Some of us buy brand new curricula so that everyone is suddenly thrust into the learning curve of “new” rather than enjoying comfy and familiar.

We can’t appreciate the joy of mastery—we only esteem struggle to learn the next step/process.

Some of us look around at our friends (in person or online heroes) and decide that what they are doing is better, and judge our happy peace as undisciplined or, conversely, not free enough.

We refuse to allow the feeling of happiness to “settle in,” because it might mean we are not being conscientious enough about educating our young.

What if we were to while away the hours without diligence and pain and struggle and effort? Would that mean we were irresponsible parents/partners/home educators?

Time for a sip of coffee.

That peace you hear? That’s the sound of your life working. That happy completion of pages, the successful reading, the repetition of skills learned and now mastered? That’s the sound of education taking root.

No one wants to struggle with a new challenge every day. Some of the joy of learning is getting to use the skills cultivated. It feels great to copy a passage without any struggle whatsoever. It’s awesome to rip through a set of math problems, knowing you’ve got it! You get it! You can bury that page with accurate answers and even show your work.

Kids who find their daily groove and rhythm—knowing what is expected and then being able to live up to that expectation—are happy kids.

Don’t wreck it!

Enjoy it! This is the life you are shooting for! Problems will find you again, without you even trying. So for now, celebrate the modest joy of ordinary happiness and success. Let yourself off the hook. It’s wonderful if everyone likes the curricula, finds it a bit “too easy,” and successfully moves through their work with skill. Even professional athletes repeat the same drills at age 30 that they learned in Little League. Mastery relies on practice and practice is all about repetition of skills, not struggling to learn new ones all the time.

You are doing something profoundly right when you feel that whoosh of peace in your home. Pause to notice. Inhale. Then . . . exhale and smile.

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Startle your kids!

Thursday, April 2nd, 2015

Surprise

One way to bring energy into your family life is for you, the homeschooling parent, to embark on your own adventure. Pick an adventure that is yours alone (not bound to your kids in any way). That adventure can be grand (like planning a trip to Europe by yourself—I mean it!) or it can be homespun (like refurbishing dolls or growing organic vegetables in your front yard).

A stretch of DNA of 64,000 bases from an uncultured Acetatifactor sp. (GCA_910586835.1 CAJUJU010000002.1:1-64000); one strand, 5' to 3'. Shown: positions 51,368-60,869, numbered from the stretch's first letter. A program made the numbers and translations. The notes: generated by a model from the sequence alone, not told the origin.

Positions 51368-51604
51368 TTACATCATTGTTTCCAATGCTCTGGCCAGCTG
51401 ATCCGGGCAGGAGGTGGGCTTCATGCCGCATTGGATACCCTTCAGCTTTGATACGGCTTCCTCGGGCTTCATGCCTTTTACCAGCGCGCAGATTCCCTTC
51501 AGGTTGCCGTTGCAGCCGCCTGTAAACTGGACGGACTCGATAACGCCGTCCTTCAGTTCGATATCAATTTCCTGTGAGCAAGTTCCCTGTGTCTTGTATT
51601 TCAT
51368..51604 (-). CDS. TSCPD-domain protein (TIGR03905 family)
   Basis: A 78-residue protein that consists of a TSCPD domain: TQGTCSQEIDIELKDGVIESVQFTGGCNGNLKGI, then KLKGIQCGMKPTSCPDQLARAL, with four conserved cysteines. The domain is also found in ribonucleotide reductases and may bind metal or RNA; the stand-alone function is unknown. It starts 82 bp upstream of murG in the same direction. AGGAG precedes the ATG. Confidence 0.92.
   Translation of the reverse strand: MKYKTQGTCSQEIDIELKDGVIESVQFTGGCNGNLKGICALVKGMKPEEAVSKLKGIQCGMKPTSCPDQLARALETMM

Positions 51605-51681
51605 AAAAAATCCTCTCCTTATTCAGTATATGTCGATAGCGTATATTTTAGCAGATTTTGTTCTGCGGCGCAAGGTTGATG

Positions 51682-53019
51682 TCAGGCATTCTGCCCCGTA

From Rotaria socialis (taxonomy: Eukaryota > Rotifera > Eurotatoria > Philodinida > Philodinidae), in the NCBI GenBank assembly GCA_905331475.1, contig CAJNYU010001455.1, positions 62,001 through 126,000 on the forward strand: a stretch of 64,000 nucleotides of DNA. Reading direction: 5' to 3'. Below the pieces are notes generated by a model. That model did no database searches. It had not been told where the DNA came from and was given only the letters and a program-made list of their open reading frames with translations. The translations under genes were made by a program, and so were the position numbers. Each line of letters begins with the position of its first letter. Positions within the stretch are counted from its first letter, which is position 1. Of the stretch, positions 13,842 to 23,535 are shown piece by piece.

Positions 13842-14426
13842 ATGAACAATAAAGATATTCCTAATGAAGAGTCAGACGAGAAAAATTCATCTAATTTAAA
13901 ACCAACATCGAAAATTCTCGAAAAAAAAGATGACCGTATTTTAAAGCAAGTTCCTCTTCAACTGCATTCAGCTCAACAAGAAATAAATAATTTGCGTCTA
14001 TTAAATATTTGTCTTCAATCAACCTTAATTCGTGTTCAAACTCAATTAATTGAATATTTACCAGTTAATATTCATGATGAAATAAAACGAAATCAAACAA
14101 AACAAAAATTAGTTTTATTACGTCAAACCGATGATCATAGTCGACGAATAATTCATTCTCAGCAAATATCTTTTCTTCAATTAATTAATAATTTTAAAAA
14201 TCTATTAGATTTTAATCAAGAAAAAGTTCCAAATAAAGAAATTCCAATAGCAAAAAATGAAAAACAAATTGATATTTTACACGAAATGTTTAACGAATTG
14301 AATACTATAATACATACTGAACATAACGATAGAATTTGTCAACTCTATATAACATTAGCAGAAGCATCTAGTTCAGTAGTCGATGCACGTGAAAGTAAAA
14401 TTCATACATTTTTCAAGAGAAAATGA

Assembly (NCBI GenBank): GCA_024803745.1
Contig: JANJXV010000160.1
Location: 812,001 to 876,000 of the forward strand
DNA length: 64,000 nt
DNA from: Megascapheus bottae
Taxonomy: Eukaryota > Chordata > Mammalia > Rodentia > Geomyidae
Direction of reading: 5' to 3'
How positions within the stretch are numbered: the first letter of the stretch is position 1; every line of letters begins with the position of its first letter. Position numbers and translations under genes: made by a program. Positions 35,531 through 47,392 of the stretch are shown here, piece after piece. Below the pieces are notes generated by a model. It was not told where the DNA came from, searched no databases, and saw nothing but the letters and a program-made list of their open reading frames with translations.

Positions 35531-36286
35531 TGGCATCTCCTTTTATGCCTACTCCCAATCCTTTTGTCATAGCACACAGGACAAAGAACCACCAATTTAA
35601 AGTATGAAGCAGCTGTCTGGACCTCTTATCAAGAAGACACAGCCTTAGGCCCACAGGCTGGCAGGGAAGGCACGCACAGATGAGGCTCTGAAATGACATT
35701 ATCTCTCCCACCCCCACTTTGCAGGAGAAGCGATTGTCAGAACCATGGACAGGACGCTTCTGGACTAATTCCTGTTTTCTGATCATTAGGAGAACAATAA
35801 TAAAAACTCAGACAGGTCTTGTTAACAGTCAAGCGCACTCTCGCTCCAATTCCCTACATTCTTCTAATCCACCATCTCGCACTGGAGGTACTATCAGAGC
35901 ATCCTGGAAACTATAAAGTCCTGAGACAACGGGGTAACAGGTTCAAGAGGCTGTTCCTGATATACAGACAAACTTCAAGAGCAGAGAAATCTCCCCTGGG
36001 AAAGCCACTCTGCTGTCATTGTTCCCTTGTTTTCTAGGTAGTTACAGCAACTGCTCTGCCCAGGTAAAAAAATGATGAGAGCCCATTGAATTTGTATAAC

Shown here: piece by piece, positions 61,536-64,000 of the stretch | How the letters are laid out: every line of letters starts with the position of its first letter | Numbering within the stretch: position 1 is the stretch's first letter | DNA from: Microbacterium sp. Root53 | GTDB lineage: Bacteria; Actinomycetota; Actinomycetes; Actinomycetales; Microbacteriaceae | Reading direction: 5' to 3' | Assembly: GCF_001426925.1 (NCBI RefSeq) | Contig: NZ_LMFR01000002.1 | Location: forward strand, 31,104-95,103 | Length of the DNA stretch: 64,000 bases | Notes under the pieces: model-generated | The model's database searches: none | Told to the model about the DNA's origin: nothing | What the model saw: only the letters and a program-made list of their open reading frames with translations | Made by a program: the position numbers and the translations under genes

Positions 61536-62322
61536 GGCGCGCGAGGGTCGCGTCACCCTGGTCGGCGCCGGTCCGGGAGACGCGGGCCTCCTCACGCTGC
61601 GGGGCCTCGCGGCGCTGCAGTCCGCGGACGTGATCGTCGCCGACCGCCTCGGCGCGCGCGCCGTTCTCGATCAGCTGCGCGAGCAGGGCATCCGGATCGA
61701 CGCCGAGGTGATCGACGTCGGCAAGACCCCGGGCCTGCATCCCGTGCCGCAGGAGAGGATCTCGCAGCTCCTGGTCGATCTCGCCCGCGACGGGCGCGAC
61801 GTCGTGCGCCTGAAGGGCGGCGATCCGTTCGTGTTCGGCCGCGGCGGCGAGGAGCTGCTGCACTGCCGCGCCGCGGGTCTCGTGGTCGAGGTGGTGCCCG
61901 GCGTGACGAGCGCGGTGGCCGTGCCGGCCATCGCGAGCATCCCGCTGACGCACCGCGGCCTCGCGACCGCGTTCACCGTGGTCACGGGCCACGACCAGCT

We want our kids to pursue their interests with commitment and heart. We certainly homeschool them with that energy (after all, home education is our grand adventure—truly). Yet because the homeschool adventure is bound up in them, it is somewhat invisible to them (they don’t realize it is an adventure for you), unlike, say, learning to surf, or painting with oils, or writing a novel in a month, or going back to grad school, or running a half marathon, or horse-back riding in Montana, or getting your real estate license.

Take it in baby steps. Perhaps you will simply take yourself to an art museum sans children for the sake of pure pleasure. I did that once. I met a friend from the Internet (we had not yet met in person) in Chicago to go to the Art Institute together over a weekend. It was a rare escape and it took me some time to save the money for the flight. That commitment to art, though, carried me and my kids a long ways in our homeschool. It was a natural part of our lives because it had become a passion of mine—one I nurtured without them around all the time.

You might start running each day—short half mile lengths, alternating with walks, until you build up to a 10K or a half marathon. Your kids will then say about you, “Yeah, my mom’s a runner.” It will mean something to them—the commitment, the willingness to make time for it, the sheer joy at having achieved your goal. It’s a meta-lesson in learning and passion, determination and practice. They get to root for you and celebrate your achievements—a lesson in valuing you, the way you value them.

I have a friend who has a dream book. In it, she puts pictures of her aspirations for different years of her life. As we paged through it together one time, I noticed that she had a photo of a trip to learn to surf in Mexico. She had taken that trip in time for her 50th birthday. I looked at that beautiful blue image. I grew up next to the ocean yet had never learned to surf. I made that my goal for my 50th birthday…and went! She surprised me and met me there. It was a magical week, one I’ll never forget.

Of course, when my kids were younger, my adventures were of a smaller, less expensive, scale. I learned to quilt, I wrote articles for magazines, I got interested in birding, I became passionate about Shakespeare, poetry, and art, and I took guitar lessons.